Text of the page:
Dog to Cat If the home is originally a cat home, the best method is to begin with them separated by a gate. They’ll be able to meet through the gate while feeling safe on either side. Switching the rooms they are staying in will let the new dog become comfortable in all areas of the house, and soon they will get used to the idea of one another. Then, while keeping a leash on the dog, they can meet and possibly sniff each other. This process is much slower than introducing dogs because they are different species, but over time they’ll soon live in harmony and might even become friends.
Cat to Cat Keeping the cats separate at first lets them smell the scent of the other without the intimidation of meeting immediately. By using a gate, they will feel comfortable seeing each other and you will be able to see their attitudes toward one another. If they seem normal, you can introduce them without a fence. If not, continue the process until they adjust.
Cat to Dog Because it is the dog’s domain, be sure to keep them in separate rooms at first. One method to allow them to get used to each other is by feeding them at the same time on either side of the door. They will hear and smell each other while being paired to the positive experience of eating. After a few days, consider using a gate to let them look at each other so there are no surprises when they finally meet.
6) Do you have the time to foster?
Don’t foster animals if you don’t have the time. Just as normal pets need lots of love and attention, fosters do too, you never know how long you’ll keep a foster for. The time frame can range from a few days to a couple years depending on how long it takes your foster pet to get adopted. Not only are you taking care of an animal, but you might need to potty train it or keep a close eye for its recovery.
7) Are you prepared to potty train your foster pet?
Many foster pets have never been in a home environment before so the odds of them being housebroken are very low. For dogs, potty training takes consistency and hard work in order to prevent in-home accidents. There are lots of videos that will teach you how to do this. Marina stated that potty training is one of the more difficult aspects of fostering. If this is already too much, consider taking in a cat because they usually learn right away to use a litter box, and as Marina says, “all you have to do is show them the litter box and they’re good to go.” Sometimes kittens have a hard time figuring out how to use one, but there are tips and tricks for this type of potty training as well.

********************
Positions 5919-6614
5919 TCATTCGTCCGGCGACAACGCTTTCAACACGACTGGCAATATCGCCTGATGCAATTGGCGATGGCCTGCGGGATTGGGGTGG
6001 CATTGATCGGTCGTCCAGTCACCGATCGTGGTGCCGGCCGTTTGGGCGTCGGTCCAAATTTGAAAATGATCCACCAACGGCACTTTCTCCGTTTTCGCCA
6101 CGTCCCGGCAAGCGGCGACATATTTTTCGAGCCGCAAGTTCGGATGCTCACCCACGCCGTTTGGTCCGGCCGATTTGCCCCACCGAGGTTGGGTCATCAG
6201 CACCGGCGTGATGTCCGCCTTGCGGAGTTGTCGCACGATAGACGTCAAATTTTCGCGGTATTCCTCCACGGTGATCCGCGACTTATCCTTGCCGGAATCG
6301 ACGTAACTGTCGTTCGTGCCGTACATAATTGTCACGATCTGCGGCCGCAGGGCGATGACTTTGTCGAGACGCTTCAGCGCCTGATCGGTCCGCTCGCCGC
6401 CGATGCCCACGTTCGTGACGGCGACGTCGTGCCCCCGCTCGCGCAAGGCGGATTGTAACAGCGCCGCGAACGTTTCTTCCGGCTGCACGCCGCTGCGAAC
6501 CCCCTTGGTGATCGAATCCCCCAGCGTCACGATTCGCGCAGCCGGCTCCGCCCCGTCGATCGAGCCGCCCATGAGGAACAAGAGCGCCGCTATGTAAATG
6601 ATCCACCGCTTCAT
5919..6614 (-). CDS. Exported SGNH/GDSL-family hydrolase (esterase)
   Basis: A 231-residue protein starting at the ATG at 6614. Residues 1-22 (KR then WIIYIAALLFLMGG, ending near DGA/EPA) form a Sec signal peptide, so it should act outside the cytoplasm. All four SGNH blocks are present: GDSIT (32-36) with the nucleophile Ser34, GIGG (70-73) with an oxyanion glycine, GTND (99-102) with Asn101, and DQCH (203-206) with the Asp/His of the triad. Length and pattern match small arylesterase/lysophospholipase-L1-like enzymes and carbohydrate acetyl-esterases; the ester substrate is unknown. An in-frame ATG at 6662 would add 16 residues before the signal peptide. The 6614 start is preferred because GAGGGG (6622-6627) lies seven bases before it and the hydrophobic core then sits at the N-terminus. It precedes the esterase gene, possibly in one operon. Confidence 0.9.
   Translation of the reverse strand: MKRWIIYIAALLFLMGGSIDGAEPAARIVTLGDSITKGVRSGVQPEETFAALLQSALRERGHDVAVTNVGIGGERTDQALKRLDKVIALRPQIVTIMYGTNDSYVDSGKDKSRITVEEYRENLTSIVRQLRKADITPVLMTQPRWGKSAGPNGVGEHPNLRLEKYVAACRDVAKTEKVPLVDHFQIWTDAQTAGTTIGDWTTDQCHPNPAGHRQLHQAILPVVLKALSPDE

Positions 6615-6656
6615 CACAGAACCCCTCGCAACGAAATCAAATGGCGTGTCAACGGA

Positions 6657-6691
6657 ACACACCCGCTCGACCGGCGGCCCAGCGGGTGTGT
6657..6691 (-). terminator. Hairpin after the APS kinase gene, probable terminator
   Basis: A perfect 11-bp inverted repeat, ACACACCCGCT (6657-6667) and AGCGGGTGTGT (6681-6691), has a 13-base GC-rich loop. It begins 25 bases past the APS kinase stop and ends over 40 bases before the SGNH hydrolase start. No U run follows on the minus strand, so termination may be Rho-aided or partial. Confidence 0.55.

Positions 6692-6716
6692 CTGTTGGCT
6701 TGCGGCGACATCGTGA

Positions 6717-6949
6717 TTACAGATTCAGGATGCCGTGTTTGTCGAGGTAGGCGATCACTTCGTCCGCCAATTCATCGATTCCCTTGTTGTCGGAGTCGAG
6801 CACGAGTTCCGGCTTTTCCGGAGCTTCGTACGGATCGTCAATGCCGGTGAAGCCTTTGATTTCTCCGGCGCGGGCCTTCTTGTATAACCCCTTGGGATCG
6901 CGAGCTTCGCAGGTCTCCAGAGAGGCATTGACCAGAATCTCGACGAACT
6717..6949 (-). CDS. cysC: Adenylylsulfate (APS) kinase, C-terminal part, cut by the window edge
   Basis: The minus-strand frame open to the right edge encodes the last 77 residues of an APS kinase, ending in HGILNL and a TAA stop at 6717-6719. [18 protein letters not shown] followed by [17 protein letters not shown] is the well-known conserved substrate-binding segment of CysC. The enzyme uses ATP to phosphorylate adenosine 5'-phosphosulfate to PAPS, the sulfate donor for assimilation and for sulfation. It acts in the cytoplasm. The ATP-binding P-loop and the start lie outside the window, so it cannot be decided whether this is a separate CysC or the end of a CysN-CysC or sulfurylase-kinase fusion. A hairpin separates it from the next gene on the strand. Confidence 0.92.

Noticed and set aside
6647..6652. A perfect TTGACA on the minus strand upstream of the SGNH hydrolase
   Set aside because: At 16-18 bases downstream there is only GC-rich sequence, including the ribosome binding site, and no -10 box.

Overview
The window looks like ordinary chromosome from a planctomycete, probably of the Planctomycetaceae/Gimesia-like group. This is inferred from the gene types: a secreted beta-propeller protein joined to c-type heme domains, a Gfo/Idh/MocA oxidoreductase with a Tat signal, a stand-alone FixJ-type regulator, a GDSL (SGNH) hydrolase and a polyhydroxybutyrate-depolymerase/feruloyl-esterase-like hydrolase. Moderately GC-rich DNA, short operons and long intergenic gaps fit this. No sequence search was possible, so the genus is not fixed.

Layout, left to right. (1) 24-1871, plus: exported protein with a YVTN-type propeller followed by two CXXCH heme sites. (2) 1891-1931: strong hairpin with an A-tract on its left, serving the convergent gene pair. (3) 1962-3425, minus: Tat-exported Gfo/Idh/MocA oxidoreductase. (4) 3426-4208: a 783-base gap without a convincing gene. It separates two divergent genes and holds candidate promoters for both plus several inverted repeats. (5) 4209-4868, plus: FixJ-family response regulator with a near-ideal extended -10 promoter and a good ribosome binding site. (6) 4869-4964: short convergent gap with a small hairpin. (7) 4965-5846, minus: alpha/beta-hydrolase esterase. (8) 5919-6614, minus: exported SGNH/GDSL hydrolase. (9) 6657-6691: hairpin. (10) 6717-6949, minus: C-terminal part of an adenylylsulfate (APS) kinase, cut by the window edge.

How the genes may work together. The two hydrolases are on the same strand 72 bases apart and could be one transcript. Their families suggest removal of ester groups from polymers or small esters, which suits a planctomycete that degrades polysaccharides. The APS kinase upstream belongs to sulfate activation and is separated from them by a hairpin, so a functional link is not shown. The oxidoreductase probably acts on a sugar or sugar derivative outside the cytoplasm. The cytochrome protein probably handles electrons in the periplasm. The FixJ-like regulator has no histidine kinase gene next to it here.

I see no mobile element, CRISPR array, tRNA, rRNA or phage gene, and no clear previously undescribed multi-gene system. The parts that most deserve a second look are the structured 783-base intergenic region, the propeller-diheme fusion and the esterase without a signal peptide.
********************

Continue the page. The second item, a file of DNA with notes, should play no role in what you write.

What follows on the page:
8) Are you prepared to handle medical needs?
Some foster animals have medical needs that you will need to monitor, help treat, and take them to the vet for. If the pet you’re fostering is a puppy or kitten without vaccines, you need to stay alert and watch for possible signs of illness. This is especially important when they haven’t been vaccinated yet because they are prone to picking up diseases at an early age. If they are between 6 and 8 weeks old, be prepared to take them to the vets for their vaccines because that is the age when the first round is usually given.
9) Can you follow their feeding schedule?
Feeding your foster animal can get tricky if they have a certain feeding schedule to follow. This was another one of Marina’s difficulties when fostering. Some animals will need medication with their food and some may need to be fed more often than you are home. If that is the case, have a friend of yours come by and feed them to keep them on track. Treats are always a good way to bond with your foster, and treats are a great aid for teaching them new tricks. As for water, always keep a fresh bowl of water within reach. However, if the puppy or kitten is very small, they can fall in and drown. The best way to avoid this is keeping a few small bowls with a low amount of water around them.
10) Are you prepared to work for the highs?
Marina says “the most rewarding thing is watching a timid or shy dog break out of its shell and learn to love and trust you.” Many foster pets don’t know what it’s like to be loved or have a home and family, so getting to see them start to come out of their shell and trust is such a heartwarming part of fostering. These highs may take time to happen though, so be ready to be patient and work with your foster pet to get them to a well-socialized state of mind.
11) Are you prepared for the goodbye?
Inevitably, you will have to say goodbye to your foster pet when they get adopted. Fostering is only temporary (unless you become a “foster fail” and keep your foster pet) and you have to remember that going into it. Marina put it wonderfully, “As sad as it is when they get adopted, it’s also really great. Although you’re losing a part of your family and heart, you know they’re going to a really great forever family who truly wants them and is committed to them.”
Fostering animals has so many benefits on more than one spectrum, and with the proper care, it can lead to a life-changing experience for you and your foster friend.
Have you ever fostered a pet before? What was the experience like? Leave a comment and let us know!